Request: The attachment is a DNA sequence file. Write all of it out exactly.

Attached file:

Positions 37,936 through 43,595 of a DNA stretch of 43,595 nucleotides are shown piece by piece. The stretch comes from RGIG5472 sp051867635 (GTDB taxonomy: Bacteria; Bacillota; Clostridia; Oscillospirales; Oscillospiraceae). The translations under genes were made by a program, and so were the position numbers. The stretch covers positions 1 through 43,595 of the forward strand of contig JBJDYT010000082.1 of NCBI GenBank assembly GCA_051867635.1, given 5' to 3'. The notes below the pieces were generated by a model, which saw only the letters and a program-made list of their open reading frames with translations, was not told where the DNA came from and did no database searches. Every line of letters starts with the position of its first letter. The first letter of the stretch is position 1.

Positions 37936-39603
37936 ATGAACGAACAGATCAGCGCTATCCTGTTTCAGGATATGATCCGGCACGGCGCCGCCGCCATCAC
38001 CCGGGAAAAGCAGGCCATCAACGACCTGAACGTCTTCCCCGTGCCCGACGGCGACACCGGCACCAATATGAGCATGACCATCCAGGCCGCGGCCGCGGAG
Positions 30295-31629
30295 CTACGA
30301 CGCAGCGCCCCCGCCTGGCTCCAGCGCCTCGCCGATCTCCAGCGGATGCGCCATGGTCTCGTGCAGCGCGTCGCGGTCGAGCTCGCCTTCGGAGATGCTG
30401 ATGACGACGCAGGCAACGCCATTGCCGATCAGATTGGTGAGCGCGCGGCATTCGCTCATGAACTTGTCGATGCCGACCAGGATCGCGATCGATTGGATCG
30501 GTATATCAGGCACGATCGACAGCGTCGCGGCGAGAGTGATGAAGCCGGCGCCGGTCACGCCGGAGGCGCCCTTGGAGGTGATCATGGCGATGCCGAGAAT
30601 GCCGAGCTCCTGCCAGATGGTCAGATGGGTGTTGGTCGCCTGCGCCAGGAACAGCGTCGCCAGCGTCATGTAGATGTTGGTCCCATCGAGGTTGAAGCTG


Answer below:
Positions 37,936 through 43,595 of a DNA stretch of 43,595 nucleotides are shown piece by piece. The stretch comes from RGIG5472 sp051867635 (GTDB taxonomy: Bacteria; Bacillota; Clostridia; Oscillospirales; Oscillospiraceae). The translations under genes were made by a program, and so were the position numbers. The stretch covers positions 1 through 43,595 of the forward strand of contig JBJDYT010000082.1 of NCBI GenBank assembly GCA_051867635.1, given 5' to 3'. The notes below the pieces were generated by a model, which saw only the letters and a program-made list of their open reading frames with translations, was not told where the DNA came from and did no database searches. Every line of letters starts with the position of its first letter. The first letter of the stretch is position 1.

Positions 37936-39603
37936 ATGAACGAACAGATCAGCGCTATCCTGTTTCAGGATATGATCCGGCACGGCGCCGCCGCCATCAC
38001 CCGGGAAAAGCAGGCCATCAACGACCTGAACGTCTTCCCCGTGCCCGACGGCGACACCGGCACCAATATGAGCATGACCATCCAGGCCGCGGCCGCGGAG
Positions 30295-31629
30295 CTACGA
30301 CGCAGCGCCCCCGCCTGGCTCCAGCGCCTCGCCGATCTCCAGCGGATGCGCCATGGTCTCGTGCAGCGCGTCGCGGTCGAGCTCGCCTTCGGAGATGCTG
30401 ATGACGACGCAGGCAACGCCATTGCCGATCAGATTGGTGAGCGCGCGGCATTCGCTCATGAACTTGTCGATGCCGACCAGGATCGCGATCGATTGGATCG
30501 GTATATCAGGCACGATCGACAGCGTCGCGGCGAGAGTGATGAAGCCGGCGCCGGTCACGCCGGAGGCGCCCTTGGAGGTGATCATGGCGATGCCGAGAAT
30601 GCCGAGCTCCTGCCAGATGGTCAGATGGGTGTTGGTCGCCTGCGCCAGGAACAGCGTCGCCAGCGTCATGTAGATGTTGGTCCCATCGAGGTTGAAGCTG